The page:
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MIT bucks trend, revives standardized test score requirement for admissions

Dive Brief: 

  • The Massachusetts Institute of Technology announced Monday it is reinstating its requirement for applicants to submit standardized test scores after waiving the condition for admission due to pandemic-related disruptions. 
  • MIT’s announcement said the institution’s own research shows that considering standardized test scores significantly improved its ability to accurately predict students’ academic success at the university, particularly in mathematics. The change will begin for the 2023-24 admissions cycle, three years after the requirement was suspended with the 2020-21 admissions cycle. 
  • The university argued that not having SAT or ACT scores raises socioeconomic barriers for those hoping to demonstrate academic preparedness for the university. MIT said its own research aligns with findings from the University of California’s standardized testing task force, which found that including these scores predicted undergraduates’ performance in their first year better than high school grades. 

Dive Insight: 

With the announcement, MIT joins a handful institutions that are returning to standardized testing requirements even as the test-optional movement gains major ground in higher education. Hundreds of colleges waived requirements for applicants to submit SAT or ACT scores during the pandemic because of disruptions to common testing sites, and proponents of the test-optional movement predict that many of them will make these policies permanent. 

However, a few institutions have either resisted going test-optional during the pandemic or returned to their policies before the health crisis struck. Florida’s public colleges were one prominent holdout, with their governing body refusing to go test-optional during the pandemic. And the University System of Georgia is resuming the requirement for its three most academically competitive institutions: the University of Georgia, Georgia College & State University, and Georgia Tech. 

In MIT’s announcement, Stu Schmill, dean of admissions and student financial services, said officials believe SAT and ACT scores predict their students’ preparedness because of the university’s emphasis on mathematics. Regardless of their majors, MIT students must take two semesters of calculus and two semesters of calculus-based physics that culminate in challenging final exams.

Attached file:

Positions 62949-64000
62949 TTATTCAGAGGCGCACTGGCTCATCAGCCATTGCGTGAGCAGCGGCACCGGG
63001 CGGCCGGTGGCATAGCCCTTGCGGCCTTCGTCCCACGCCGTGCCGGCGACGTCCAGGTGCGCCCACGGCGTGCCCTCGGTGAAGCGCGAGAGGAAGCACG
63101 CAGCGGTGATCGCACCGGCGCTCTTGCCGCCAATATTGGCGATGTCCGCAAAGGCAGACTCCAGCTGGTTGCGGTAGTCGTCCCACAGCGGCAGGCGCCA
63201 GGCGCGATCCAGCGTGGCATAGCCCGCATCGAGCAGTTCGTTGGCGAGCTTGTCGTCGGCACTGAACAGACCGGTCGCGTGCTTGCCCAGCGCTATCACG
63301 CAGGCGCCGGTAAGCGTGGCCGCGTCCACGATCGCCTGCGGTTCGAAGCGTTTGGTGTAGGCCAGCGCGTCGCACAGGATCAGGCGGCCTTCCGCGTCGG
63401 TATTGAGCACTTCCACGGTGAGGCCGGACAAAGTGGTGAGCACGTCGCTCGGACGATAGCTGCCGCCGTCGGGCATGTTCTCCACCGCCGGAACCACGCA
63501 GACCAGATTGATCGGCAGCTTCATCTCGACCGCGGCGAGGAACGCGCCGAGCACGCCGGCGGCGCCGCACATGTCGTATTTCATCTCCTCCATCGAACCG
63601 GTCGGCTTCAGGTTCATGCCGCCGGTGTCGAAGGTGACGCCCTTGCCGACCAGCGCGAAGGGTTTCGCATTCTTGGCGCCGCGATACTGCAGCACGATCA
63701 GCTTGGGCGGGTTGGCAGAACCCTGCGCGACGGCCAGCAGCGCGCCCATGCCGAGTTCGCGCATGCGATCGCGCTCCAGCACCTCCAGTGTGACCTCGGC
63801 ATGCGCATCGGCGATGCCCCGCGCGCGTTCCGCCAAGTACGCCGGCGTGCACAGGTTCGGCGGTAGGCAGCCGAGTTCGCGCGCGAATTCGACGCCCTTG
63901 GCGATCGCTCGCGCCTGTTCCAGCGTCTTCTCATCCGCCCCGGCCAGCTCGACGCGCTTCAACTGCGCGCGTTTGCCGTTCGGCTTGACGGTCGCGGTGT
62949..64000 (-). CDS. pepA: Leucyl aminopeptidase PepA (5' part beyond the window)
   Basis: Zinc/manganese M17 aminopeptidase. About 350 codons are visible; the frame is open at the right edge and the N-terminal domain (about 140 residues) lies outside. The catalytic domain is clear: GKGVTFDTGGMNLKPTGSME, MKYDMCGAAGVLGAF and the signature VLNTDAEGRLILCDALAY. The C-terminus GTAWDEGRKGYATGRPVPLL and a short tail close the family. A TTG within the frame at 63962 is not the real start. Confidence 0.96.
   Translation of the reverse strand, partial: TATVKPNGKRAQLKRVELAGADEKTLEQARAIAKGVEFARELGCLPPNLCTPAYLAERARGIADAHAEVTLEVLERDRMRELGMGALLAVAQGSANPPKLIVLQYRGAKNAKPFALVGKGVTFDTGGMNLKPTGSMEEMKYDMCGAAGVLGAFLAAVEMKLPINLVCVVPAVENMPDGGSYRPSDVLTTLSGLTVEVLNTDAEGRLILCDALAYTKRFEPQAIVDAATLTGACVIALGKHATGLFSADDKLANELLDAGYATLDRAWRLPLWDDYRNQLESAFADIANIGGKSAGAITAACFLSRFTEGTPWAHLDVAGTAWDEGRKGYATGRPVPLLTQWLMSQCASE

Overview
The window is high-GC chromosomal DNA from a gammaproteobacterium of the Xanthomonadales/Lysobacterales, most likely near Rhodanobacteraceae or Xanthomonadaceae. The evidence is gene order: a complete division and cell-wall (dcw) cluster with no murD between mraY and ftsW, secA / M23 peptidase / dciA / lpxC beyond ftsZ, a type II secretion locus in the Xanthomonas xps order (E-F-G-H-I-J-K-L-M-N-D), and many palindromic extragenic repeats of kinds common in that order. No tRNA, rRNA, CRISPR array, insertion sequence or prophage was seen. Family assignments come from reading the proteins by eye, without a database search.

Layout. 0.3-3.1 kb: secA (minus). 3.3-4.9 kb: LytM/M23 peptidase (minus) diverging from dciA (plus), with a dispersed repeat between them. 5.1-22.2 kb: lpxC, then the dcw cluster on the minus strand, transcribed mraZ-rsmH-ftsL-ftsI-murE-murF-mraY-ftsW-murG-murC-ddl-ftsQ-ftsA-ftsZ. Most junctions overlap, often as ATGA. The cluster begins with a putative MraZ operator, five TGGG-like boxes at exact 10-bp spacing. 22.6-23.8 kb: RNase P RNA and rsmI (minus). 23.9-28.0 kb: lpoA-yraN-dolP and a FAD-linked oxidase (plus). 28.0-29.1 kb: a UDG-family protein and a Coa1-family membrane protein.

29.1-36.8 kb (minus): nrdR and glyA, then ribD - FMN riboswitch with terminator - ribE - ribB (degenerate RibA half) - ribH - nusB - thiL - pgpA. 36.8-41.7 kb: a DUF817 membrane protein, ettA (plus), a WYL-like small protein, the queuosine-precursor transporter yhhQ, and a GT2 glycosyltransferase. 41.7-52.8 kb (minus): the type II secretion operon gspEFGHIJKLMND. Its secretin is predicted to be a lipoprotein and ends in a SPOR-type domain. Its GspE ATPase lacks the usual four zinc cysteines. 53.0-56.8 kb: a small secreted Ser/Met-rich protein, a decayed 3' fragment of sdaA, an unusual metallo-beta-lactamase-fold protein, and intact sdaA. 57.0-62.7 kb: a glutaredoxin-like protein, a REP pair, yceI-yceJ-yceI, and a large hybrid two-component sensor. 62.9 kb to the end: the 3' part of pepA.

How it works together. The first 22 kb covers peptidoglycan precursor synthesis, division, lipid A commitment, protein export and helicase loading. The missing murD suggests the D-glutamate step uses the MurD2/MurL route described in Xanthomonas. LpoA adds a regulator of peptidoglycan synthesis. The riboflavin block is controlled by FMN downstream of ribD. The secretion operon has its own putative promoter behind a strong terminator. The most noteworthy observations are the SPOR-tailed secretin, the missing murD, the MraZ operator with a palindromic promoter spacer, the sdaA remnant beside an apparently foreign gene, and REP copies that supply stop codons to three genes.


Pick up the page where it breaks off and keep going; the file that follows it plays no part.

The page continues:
“In other words, there is no path through MIT that does not rest on a rigorous foundation in mathematics, and we need to be sure our students are ready for that as soon as they arrive,” Schmill wrote. 

The announcement stressed that standardized test scores are part of a multifactor analysis used to make admissions decisions. The university also argued that the tests help identify academically prepared students who are socioeconomically disadvantaged and said other common methods, such as essays, favor students from well-off backgrounds. 

Test-makers — including the ACT and the College Board, which administers the SAT — have championed the same arguments. However, opponents of the tests say they are racist instruments that favor more affluent students who can afford extensive test prep. 

That position was the basis of a lawsuit filed against the University of California in 2019, which called the exams a biased measure of student performance. Although a UC task force in 2020 recommended against the system going test-optional, the system settled the lawsuit last year by agreeing to not consider the scores in admissions decisions through 2025. It made the move permanent only a few months later. 

California State University followed suit last week, when system trustees voted to abolish testing requirements for admissions. The system can still use scores for placement in math and English courses, according to a spokesperson. 

MIT said it will still consider applications from students who can’t take the SAT or ACT because of disaster or disruption, according to the announcement.


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